Amazon, Dominion partner on massive Virginia solar farms

WASHINGTON — Amazon intends to power its massive, global network of data centers with 100 percent renewable energy, and an extended partnership with Dominion Virginia Power’s parent company, will put it one big step closer to that goal.

Amazon Web Services will buy the power produced by two of the largest solar farms in the mid-Atlantic that Dominion will develop, as well as several others Dominion will own in five Virginia counties. Amazon Web Services will purchase the power generated through Dominion subsidiary Dominion Energy Inc.

The new solar facilities will enter service in late 2017.

Dominion will add a total of 180 megawatts of solar generating capacity as part of the expanded partnership. It will expand the output of Dominion’s eight-state solar fleet to 1,400 megawatts, including 434 megawatts in Virginia and North Carolina.

Dominion also says it intends to bring at least 500 megawatts of solar generating capacity in the two states online by 2020.

Late last month, an 80-megawatt solar facility in Accomack County, the largest operating solar farm in the mid-Atlantic region, entered service.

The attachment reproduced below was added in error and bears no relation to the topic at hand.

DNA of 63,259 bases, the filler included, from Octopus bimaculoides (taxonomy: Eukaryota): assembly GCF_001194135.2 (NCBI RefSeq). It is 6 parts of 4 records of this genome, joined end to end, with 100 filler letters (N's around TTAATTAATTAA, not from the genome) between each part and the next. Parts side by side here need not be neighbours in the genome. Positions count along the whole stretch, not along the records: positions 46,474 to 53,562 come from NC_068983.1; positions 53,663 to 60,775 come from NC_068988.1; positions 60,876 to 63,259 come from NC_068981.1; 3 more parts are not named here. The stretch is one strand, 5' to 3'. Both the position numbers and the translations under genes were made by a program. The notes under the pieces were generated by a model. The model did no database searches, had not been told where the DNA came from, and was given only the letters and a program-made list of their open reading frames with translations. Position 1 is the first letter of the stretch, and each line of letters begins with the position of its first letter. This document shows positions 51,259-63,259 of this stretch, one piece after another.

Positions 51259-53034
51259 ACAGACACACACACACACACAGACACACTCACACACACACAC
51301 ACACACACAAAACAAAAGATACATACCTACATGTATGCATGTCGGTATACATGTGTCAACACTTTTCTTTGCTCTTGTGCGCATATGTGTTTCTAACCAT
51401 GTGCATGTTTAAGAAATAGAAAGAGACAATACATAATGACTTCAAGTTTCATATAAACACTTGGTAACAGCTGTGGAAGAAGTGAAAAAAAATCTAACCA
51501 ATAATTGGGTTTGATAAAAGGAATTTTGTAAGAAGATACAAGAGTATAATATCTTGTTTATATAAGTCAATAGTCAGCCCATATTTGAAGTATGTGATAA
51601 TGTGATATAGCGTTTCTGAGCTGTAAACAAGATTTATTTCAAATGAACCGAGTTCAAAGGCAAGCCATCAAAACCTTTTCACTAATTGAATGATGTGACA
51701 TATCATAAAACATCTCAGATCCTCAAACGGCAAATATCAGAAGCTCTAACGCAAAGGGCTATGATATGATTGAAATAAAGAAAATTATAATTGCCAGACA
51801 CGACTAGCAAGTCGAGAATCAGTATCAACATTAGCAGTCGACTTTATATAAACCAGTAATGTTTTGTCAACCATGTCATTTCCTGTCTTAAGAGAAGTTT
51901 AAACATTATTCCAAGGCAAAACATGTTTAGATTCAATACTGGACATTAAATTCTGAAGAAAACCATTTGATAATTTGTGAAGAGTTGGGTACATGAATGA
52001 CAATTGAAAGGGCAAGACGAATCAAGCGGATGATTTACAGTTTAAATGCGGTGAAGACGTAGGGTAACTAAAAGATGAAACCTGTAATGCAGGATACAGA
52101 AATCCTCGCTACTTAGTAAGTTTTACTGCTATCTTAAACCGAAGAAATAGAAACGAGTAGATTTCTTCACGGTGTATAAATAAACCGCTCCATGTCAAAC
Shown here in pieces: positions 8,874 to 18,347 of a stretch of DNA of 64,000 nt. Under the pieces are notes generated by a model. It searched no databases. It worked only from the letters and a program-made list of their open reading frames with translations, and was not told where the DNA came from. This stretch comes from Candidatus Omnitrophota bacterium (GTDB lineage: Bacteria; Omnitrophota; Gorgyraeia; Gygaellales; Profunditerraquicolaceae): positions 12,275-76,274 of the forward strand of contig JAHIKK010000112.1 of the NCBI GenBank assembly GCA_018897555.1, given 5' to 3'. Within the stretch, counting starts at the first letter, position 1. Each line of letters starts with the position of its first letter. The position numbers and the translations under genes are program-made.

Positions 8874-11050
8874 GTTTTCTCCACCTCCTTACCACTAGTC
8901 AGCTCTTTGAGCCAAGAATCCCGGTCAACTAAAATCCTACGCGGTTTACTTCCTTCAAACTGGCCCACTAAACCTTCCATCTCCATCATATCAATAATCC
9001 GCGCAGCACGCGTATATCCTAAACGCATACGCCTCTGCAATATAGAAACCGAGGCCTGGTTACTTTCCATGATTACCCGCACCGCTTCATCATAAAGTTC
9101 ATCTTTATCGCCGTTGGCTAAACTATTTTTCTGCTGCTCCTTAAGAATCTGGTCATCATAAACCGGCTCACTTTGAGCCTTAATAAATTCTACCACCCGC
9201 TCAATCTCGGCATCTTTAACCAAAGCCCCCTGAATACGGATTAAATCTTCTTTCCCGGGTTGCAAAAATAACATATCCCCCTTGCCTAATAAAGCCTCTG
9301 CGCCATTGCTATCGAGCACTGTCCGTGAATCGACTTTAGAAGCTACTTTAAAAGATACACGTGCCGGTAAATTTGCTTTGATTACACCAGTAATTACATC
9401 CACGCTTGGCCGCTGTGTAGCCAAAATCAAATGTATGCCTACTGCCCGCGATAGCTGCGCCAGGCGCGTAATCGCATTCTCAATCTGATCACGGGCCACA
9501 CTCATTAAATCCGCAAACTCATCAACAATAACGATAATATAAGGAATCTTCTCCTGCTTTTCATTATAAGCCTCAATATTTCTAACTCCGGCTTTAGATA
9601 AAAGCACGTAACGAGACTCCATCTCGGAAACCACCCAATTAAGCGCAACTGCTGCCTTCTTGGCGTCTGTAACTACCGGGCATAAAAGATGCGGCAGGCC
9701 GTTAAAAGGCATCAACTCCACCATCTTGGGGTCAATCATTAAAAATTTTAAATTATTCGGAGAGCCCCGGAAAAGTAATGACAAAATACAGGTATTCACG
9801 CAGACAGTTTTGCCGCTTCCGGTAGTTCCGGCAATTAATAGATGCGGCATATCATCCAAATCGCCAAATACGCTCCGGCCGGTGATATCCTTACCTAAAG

Dominion also is acquiring four 20-megawatt projects from Virginia Solar LLC and will develop those facilities in Buckingham, New Kent, Powhatan and Sussex counties for Amazon Web Services.

Dominion is also acquiring a 100-megawatt development from Community Energy Solar that it will develop in Southampton County.

The 260 megawatts of solar capacity Dominion is developing with its Amazon partnership will generate the equivalent of enough electricity to power 65,000 homes and businesses.

Amazon Web Services is on track to exceed its goal of 40 percent renewable energy usage by the end of this year, and has set a new goal to be powered by 50 percent renewable energy by the end of 2017.

“By enabling 10 utility scale renewable projects in the U.S. to date, we are well-positioned to meet our latest goal of 50 percent renewable energy powering the AWS global infrastructure by the end of 2017,” said Peter DeSantis, vice president of infrastructure for AWS.

“That said, we are nowhere near done. We will continue to make progress toward 100 percent and have many exciting initiative planned,” he said.

Jeff Clabaugh

Jeff Clabaugh has spent 20 years covering the Washington region's economy and financial markets for WTOP as part of a partnership with the Washington Business Journal, and officially joined the WTOP newsroom staff in January 2016.

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